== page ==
Friday, 16 October 2015

That Nazi gold train - just a thought

No doubt it will cost a lot of money to dig down 8-10 metres to find the train in Poland, and it might take a lot of legal wrangling to get the job done to everyone's satisfaction. But photographs on Facebook show that, on the surface there are ventilation shafts. Surely someone could use some high tech system or even low tech system, to suspend a camera on a wire - like keyhole surgery? How about even sending a drone down there to fly through the length of the tunnel? Oh well, I was just saying. And there is a medical robotics expert in Wroclaw - I have his card.

Thursday, 15 October 2015

Poland's Nazi Gold Train

This August, whilst preparing for my short talk in Wroclaw, Poland, to my delight there was exciting topical news all over the international press. It was that Nazi gold train hidden in a tunnel in nearby Walbrzych, ever since 1945, having been stuffed with loot from Wroclaw's bank vaults and spirited away. I should say the old German name, Breslau because it was part of Germany in those days - on their far easterly border, with the Russians rapidly approaching westward over the plains. No doubt they were hiding it for future use, about 50 miles closer to Berlin. As you can see from the map, the railway offered a direct route towards the Silesian forests and mountains, well known as hunting country.

Now I had the beginnings of an adventure. Well, the fabulous castle near Walbrzych was already part of my talk and slide show. This was because of the historic link with Winston Churchill. His aunty, Princess Daisy, lived there! In the days when it was part of the German Reich, the castle was known as Schloss Furstenstein, and nowadays in Polish it is called Zamek Ksiaz. Here is a bird's eye view in 2015 -  keep a lazy eye out for  the main road and railway lines down in the valley.....south south east - 1.5 miles or 2.41 km away - precisely.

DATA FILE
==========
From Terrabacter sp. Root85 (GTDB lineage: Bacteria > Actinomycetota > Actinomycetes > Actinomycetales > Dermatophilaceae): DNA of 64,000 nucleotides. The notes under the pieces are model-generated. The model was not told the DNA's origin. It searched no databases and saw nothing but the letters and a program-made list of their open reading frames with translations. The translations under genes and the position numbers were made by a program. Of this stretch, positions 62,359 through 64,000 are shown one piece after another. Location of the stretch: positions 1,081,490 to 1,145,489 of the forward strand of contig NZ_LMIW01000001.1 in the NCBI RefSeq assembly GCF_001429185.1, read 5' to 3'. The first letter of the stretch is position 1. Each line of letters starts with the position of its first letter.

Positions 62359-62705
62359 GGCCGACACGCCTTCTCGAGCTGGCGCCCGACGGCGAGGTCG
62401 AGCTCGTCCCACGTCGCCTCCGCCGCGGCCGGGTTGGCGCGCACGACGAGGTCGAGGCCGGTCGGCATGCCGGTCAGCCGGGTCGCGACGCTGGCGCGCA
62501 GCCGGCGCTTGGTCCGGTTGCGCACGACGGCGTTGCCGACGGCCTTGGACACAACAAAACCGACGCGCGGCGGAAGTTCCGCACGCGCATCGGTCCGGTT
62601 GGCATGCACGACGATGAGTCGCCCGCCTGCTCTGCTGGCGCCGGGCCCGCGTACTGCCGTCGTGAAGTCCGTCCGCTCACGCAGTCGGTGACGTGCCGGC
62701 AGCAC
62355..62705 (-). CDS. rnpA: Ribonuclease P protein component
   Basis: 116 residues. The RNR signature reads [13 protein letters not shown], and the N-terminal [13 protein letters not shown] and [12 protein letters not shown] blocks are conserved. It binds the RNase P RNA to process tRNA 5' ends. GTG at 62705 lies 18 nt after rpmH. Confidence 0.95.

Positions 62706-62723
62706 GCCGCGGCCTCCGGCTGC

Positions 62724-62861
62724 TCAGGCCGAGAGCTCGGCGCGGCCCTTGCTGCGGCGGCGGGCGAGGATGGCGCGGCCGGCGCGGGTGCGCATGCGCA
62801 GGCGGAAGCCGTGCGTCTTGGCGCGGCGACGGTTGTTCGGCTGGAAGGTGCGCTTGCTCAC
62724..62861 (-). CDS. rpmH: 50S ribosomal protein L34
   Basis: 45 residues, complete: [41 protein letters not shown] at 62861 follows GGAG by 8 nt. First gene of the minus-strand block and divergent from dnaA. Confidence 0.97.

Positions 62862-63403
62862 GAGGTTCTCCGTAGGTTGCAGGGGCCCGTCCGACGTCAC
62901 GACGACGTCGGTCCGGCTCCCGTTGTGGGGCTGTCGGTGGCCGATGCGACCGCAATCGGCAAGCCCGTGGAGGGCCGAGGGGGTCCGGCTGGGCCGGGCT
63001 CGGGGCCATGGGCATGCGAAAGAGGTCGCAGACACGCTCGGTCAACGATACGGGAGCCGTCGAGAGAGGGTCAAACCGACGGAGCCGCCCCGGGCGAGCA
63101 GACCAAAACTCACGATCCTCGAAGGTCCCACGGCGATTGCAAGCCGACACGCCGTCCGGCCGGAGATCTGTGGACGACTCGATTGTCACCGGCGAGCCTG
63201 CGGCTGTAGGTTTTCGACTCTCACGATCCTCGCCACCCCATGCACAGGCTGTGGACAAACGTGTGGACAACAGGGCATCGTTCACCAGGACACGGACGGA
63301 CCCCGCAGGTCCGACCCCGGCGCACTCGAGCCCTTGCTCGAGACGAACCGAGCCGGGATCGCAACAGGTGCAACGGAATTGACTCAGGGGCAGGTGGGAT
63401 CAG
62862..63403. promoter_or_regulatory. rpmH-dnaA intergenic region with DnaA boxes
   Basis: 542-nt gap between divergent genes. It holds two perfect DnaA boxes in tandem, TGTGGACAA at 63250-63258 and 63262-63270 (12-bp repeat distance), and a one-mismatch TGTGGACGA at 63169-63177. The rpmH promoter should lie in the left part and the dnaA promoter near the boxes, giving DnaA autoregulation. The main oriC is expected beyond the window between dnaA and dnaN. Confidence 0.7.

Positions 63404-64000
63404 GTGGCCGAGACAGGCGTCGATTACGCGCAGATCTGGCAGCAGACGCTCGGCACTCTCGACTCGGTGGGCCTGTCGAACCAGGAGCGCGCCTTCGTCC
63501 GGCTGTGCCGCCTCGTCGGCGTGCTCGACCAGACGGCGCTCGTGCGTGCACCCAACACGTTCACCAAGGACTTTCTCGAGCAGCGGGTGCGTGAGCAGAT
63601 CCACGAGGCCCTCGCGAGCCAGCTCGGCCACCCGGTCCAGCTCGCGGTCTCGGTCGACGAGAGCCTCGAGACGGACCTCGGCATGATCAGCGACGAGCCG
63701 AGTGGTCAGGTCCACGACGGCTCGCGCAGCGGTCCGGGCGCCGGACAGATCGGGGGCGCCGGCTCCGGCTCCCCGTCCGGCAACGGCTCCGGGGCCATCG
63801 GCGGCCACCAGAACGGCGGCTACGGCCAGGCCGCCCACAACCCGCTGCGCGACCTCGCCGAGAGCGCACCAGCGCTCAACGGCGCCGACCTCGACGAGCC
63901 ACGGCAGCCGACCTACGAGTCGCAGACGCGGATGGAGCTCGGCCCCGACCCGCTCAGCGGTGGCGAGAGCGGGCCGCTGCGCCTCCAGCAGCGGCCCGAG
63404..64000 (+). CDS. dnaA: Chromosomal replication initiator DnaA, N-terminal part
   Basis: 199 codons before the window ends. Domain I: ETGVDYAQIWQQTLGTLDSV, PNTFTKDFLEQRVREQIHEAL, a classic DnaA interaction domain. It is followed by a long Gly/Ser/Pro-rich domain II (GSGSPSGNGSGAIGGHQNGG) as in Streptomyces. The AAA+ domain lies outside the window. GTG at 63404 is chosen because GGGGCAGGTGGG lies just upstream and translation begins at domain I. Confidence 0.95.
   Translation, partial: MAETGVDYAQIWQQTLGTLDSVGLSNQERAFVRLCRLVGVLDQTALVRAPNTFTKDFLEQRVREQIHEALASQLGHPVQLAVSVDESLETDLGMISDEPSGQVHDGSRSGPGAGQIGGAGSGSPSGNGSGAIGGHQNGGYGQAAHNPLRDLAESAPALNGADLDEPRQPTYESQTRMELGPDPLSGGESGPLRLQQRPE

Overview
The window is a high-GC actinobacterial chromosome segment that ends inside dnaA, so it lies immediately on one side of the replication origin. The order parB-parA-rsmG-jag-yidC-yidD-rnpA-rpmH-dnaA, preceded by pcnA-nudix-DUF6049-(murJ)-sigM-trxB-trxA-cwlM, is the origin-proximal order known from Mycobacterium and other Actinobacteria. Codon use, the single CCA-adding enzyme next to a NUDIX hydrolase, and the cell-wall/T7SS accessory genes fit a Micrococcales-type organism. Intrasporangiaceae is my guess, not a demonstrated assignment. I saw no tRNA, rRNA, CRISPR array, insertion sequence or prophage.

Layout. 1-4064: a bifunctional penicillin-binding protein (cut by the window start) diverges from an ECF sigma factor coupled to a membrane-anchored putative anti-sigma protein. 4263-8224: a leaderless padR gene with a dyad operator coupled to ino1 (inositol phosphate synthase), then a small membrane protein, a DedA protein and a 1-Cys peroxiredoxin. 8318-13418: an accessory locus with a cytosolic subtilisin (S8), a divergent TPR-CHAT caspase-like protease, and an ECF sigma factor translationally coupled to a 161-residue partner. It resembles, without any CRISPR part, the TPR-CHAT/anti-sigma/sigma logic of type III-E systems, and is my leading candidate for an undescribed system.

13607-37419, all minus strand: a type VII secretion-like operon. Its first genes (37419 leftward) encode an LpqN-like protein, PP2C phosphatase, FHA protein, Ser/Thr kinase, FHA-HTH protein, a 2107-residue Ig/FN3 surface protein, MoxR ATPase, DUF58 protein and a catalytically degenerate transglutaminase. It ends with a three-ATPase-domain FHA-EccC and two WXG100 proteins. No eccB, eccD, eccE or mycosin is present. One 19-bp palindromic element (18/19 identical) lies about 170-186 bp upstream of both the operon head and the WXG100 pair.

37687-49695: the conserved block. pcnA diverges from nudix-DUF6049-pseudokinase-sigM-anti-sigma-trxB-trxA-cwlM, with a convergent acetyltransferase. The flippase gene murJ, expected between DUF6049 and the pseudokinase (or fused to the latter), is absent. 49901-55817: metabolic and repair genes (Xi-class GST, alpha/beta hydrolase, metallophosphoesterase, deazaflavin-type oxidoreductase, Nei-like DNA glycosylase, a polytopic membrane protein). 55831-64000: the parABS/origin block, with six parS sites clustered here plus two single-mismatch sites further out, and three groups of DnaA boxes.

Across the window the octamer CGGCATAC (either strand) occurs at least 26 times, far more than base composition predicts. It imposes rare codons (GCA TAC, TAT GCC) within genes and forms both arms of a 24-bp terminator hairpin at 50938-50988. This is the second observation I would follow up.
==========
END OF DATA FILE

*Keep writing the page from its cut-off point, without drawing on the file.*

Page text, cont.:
I discovered from the Churchill Archives and other primary sources, that back in 1906, Winston was trying to wangle a visit since Kaiser Bill would be using the region of this beautiful, much fought-over Silesia for his military manoeuvres, involving 50,000 troops and machinery, showing off the huge Germanic power to numerous international dignitaries. The Churchill archives at Cambridge show that he had actually asked Daisy's brother, George Cornwallis-West to fix it for him (but then denied it), however in the end, he did receive a formal invitation via the Embassy from the Kaiser himself, along with the offer of the use of a horse and a personal military man to accompany him. So along with the Kaiser's other VIP guests, Winston was put up at the old Golden Goose hotel, slap bang in the centre of Breslau (where Chopin had famously stayed) and was woken up very early each morning to catch a special train to watch the manoeuvres.

On King Edward VII's instructions, Winston didn't put a step wrong with the Kaiser (the King's nephew), even having a 20 minute conversation with him and learning a lot, meanwhile. The Kaiser even sent him some autographed official commemorative photos from September's manoeuvres, along with new year's greetings for 1907.

              Close up of a  sneaky photo opportunity for Kaiser Wilhelm with young Major Churchill, September 1906

Winston wrote up the whole story eventually and it was published several times as 'The German Splendour' -  most recently in his 'Thoughts and Adventures'. I found out from Princess Daisy's personal diaries also published years later, that Winston did get to visit the castle for social events that week - twice, but not to stay.  She never did take to him, and she disagreed with his politics. But she too could see storms ahead - she was a passionate peacemaker with influence across nations and even a famed beauty.